Early Learning is located within the new Junior school which opened in 2020. The outstanding facilities are supported by highly qualified, experienced staff and an innovative curriculum.
Children are grouped into four classes: two classes for three to four-year old’s (Early Learning 3) and two classes for four to five-year old’s (Early Learning 4). Small class sizes allow teachers to develop and maintain genuine relationships with each child, and for children to develop socially and emotionally within a supportive environment. Children are able to attend Early Learning for two or three years before starting Foundation.
The Geelong College Vision for Learning and the Victorian Early Years Learning and Development Framework underpin all our programs. Teachers and children develop projects together which incorporate all aspects of children’s learning. Creative arts, STEM, early literacy and numeracy are all embedded in the play-based program.
Weekly specialist classes are offered in Music, Library, Languages, and Physical Education. Children can see and experience their future learning at school, and easily access outstanding facilities and specialist staff in these programs.
Outdoor learning is an important feature of our program, allowing children to learn to appreciate nature and care for our environment. Children frequently access the many natural environments around the school, as well as regular visits to our On Country sites at the Barwon River and Dog Rocks in Batesford.
Geelong College Early Learners have priority entry into Foundation, with a seamless transition provided by our Early Learning and Foundation teaching team.
Children at Early Learning explore learning in these areas through an integrated play-based program. Specialist classes are spread throughout the week and interspersed with long periods of play where children work collaboratively with peers and teachers on many different projects. Children are encouraged to make use of all the indoor and outdoor learning environments to support their investigations.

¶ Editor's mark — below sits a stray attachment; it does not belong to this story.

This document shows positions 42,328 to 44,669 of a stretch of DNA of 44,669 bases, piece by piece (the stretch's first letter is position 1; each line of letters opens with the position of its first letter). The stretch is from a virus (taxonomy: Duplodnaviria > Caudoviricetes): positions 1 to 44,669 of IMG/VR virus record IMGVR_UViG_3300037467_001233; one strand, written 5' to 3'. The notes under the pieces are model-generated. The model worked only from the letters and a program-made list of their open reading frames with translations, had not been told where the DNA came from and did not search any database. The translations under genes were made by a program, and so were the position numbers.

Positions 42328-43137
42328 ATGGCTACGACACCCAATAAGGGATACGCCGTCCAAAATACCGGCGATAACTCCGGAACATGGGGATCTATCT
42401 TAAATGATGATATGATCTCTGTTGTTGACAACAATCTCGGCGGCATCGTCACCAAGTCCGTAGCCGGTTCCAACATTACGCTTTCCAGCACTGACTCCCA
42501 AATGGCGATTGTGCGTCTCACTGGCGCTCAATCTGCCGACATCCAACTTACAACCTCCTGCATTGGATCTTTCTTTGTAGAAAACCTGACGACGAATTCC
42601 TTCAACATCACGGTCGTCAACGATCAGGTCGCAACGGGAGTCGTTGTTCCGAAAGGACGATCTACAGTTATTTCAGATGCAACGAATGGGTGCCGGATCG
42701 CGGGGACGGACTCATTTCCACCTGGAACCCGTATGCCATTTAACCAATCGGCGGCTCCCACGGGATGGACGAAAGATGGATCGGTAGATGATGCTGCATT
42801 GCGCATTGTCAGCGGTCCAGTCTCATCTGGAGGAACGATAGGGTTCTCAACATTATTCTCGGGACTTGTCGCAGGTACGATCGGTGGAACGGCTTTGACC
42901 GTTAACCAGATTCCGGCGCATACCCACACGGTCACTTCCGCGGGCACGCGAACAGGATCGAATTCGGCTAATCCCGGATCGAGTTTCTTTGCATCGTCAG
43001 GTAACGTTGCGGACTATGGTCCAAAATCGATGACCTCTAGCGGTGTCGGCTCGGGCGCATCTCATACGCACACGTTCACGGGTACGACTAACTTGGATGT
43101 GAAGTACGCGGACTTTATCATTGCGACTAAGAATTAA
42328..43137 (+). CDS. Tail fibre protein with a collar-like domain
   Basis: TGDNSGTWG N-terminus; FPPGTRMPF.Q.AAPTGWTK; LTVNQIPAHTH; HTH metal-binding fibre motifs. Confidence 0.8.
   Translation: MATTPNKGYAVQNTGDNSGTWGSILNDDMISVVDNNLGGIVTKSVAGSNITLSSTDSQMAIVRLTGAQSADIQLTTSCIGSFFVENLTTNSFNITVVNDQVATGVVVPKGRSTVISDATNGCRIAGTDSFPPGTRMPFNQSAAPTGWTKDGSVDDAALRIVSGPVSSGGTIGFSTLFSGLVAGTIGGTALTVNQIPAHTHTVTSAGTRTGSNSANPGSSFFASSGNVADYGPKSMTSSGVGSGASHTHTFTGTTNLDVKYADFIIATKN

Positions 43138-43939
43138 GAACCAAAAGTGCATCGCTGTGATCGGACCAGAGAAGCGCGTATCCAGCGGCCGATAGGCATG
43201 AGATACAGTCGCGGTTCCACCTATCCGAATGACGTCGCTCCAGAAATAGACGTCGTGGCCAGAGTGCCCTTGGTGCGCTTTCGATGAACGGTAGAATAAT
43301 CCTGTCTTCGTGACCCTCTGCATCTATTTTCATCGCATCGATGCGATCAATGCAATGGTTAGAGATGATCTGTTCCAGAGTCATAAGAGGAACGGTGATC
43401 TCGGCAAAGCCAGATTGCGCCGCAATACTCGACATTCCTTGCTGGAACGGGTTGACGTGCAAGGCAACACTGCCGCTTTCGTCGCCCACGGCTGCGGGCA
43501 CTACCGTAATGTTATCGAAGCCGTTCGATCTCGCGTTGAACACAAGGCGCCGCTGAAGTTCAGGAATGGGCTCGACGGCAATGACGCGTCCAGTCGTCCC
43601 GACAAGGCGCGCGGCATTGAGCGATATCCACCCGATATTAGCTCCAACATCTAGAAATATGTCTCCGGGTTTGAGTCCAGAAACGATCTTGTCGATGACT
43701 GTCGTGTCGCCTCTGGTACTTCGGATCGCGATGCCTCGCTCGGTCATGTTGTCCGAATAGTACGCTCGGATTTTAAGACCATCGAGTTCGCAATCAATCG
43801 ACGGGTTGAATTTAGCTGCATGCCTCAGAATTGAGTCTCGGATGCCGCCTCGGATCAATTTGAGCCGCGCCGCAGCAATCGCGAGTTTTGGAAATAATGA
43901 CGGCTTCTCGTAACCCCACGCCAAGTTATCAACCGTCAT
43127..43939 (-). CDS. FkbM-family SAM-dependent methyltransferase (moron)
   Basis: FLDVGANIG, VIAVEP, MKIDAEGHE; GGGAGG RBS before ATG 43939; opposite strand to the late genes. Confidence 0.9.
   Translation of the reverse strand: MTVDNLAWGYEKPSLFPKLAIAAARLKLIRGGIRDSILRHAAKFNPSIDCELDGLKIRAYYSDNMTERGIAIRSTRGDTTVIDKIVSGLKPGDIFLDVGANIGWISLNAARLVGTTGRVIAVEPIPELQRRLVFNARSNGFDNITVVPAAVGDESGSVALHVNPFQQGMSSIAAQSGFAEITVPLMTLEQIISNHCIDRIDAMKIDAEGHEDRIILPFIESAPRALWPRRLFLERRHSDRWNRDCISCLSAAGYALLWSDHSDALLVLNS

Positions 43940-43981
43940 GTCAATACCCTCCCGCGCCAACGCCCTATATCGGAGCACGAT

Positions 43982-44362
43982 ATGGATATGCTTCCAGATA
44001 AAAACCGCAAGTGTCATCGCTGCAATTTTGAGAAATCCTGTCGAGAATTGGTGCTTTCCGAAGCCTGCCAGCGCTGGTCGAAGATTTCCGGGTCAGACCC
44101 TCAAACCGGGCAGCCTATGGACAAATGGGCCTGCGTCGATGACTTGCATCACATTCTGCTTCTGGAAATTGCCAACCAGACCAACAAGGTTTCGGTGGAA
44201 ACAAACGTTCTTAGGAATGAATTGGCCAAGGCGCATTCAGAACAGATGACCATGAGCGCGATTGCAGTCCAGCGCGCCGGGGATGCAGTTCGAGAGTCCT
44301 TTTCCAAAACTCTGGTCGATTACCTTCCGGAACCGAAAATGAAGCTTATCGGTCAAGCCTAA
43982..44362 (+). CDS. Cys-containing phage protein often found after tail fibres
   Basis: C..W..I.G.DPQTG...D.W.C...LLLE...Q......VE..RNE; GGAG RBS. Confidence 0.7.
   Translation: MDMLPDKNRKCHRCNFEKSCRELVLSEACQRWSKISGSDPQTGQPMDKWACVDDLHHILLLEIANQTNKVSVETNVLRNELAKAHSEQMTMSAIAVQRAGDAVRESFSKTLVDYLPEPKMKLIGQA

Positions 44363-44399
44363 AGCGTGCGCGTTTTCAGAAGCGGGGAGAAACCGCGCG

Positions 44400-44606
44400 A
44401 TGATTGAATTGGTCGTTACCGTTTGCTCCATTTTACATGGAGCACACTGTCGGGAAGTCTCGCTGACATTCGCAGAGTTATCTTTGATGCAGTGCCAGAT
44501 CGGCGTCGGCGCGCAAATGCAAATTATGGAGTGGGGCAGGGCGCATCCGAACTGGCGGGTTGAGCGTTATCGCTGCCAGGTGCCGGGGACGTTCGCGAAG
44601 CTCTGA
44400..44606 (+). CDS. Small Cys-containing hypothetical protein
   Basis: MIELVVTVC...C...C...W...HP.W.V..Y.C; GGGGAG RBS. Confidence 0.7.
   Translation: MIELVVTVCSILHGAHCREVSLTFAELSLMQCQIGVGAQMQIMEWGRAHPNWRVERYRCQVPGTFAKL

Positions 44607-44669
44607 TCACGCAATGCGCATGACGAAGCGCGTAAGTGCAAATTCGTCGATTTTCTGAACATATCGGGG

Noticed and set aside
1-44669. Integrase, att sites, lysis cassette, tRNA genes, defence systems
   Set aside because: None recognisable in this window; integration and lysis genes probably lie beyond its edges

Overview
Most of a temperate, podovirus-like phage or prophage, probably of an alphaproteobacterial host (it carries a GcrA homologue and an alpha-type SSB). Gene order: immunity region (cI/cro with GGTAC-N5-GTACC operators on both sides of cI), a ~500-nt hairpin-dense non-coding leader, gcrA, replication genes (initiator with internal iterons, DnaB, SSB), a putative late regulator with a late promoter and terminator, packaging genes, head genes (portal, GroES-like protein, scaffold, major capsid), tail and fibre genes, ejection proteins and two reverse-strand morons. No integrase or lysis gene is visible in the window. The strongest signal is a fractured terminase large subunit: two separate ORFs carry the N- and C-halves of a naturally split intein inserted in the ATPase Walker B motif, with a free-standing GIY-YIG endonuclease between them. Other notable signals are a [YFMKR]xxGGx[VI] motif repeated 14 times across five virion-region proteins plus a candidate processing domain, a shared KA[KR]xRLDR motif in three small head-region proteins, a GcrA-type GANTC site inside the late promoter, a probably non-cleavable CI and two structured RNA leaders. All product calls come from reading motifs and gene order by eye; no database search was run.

Meeting times gather learners together for discussion, collaboration, planning and sharing. Throughout the day children work individually or in small groups as they explore materials and practice skills. Children use drawing, painting, music, movement and clay sculpture to demonstrate their learning. Teachers document this in order to share, reflect and plan further learning.
Early Learning children participate in a weekly library session in the Junior School Library where they borrow books to enjoy with family members. Through story-reading they are introduced to the joy of books and reading. Beginning reading strategies such as predicting, identifying rhyming words and the conventions of books, e.g. left-to-right print, finger-pointing at words, are introduced.
Early Learning music aims to lay the foundation for future musical development, and a love and appreciation of music. The program integrates both the Kodaly and Orff approaches to music education. Children develop a sense of beat and pitch and respond creatively to musical dynamics. Music experiences include singing, moving, games, dancing and playing percussion instruments.